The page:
My instinctual response to this question has always been, of course not. A photograph is capturing reflected light on the visible spectrum. A soul is made up of the abstract qualities that define a person. At face value, the two don't even interact. What about photos taken of earth? Were all the souls snatched up in one shot? What about multiple photos? Is it taking the soul or copying the soul? These are the types of questions that break it down pretty quick when taken literally.
But when I stop thinking literally about the question, my answer switches to yes. Why are portraits of people I'm involved with or friends with visually stronger than photos of strangers? The main difference is my relationship and sense of who the person is. I'm able to marry their being with my own style into one singular image. I'm interpreting and casting their essence into permanence. Breathing life into a still image.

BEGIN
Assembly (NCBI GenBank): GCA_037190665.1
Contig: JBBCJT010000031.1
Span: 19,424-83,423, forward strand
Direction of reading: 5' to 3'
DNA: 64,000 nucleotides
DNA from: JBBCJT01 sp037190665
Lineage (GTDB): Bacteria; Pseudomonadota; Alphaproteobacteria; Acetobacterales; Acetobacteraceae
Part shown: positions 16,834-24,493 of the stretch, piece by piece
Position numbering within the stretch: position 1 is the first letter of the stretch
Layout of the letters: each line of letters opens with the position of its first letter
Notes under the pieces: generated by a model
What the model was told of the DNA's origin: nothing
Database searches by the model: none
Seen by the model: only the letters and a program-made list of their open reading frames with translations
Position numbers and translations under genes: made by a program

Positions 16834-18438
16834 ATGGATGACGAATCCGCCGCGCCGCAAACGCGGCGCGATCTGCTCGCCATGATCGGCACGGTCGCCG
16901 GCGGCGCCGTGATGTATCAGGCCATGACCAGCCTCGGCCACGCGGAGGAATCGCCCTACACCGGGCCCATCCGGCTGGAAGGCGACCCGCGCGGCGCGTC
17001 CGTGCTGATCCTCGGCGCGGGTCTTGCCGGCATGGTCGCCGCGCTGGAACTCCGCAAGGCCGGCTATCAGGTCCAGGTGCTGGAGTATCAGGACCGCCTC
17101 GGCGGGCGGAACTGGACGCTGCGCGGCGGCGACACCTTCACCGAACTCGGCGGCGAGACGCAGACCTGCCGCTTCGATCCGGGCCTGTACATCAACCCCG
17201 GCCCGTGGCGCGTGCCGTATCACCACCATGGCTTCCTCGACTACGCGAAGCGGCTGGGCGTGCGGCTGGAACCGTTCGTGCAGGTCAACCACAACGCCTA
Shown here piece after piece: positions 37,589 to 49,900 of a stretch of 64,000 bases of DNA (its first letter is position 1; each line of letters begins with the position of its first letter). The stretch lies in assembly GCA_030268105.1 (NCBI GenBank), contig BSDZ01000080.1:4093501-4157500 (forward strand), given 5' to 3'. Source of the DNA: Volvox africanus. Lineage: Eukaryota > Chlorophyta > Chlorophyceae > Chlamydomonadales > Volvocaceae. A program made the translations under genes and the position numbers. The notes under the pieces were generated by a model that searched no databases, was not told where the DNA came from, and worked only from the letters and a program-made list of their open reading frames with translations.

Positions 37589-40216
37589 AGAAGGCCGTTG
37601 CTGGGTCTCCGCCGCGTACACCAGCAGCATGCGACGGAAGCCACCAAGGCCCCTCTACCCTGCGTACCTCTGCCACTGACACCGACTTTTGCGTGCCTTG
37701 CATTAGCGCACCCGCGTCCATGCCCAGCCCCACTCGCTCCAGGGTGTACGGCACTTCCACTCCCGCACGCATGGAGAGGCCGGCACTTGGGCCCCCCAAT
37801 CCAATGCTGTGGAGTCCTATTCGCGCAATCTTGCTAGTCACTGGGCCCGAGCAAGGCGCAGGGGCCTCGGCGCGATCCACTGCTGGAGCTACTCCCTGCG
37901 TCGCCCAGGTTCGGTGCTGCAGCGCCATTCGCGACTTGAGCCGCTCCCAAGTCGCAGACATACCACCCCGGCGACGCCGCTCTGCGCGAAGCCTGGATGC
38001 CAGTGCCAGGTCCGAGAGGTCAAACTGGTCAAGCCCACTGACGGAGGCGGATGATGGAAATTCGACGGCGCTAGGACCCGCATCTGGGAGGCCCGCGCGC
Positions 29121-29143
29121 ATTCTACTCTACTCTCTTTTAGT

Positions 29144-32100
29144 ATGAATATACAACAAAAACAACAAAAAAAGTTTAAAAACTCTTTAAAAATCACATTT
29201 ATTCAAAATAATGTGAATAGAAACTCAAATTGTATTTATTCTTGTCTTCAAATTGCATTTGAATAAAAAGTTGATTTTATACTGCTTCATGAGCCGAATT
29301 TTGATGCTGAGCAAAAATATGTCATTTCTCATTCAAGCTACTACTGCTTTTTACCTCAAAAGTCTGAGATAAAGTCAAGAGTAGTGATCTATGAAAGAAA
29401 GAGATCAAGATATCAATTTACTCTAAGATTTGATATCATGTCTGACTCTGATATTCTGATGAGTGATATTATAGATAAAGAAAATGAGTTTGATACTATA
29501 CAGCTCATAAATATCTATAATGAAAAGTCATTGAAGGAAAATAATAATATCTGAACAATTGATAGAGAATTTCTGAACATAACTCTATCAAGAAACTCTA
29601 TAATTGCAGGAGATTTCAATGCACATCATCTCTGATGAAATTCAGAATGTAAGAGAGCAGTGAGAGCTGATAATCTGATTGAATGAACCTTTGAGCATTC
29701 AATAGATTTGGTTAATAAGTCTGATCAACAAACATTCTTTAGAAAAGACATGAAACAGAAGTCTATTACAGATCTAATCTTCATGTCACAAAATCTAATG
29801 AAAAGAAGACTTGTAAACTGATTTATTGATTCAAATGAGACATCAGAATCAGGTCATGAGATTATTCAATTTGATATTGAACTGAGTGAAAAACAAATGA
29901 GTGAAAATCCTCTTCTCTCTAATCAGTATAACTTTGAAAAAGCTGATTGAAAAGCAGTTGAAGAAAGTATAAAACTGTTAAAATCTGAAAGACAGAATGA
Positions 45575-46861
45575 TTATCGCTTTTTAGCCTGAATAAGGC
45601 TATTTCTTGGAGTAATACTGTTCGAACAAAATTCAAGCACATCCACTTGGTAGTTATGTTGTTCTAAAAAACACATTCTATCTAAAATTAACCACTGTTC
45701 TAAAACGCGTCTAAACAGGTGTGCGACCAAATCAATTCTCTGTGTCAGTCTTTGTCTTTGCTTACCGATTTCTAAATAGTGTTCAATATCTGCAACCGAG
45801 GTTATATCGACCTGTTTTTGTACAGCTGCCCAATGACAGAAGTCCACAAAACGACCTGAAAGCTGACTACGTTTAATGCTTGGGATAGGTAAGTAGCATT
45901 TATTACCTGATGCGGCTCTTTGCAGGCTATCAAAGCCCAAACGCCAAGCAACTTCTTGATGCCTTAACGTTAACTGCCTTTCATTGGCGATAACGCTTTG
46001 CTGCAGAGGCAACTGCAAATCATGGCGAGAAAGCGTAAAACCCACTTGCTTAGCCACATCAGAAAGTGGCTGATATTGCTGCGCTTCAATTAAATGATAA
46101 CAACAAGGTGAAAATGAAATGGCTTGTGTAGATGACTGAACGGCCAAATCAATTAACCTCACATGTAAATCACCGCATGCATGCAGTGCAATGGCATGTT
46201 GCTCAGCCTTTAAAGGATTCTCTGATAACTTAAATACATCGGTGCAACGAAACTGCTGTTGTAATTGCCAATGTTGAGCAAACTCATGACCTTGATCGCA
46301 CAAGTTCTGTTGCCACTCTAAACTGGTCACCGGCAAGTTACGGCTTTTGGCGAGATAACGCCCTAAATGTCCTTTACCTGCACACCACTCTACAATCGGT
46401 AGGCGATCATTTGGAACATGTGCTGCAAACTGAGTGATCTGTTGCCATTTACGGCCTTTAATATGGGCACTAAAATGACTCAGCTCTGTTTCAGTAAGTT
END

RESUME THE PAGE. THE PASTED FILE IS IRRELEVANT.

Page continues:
That's not to dismiss photographs of strangers. There's some powerful street photography out there that captures this same sense of being. See: Every pulitzer prize ever. However, my own strengths are in the expression of the close interpersonal relationships I have. But if the translation is dependent on the creator and their bias or preference then is it actually a snapshot of the creator and not the subject? I'm going with both.
Every memory, every nuance, every good time and bad time about a relationship is coming out in the image. Every... thing, is influencing this work. I surround myself with ghosts, and it has a self-serving role in that way but I also strive to give something for the viewer to take from. And I believe to move someone it has to be real. Or based on something real. And that means some interpretation of another person's soul that interacts with the viewer removed from the subject in the photograph.
From that perspective, still images can be very much alive with the essence of the subject.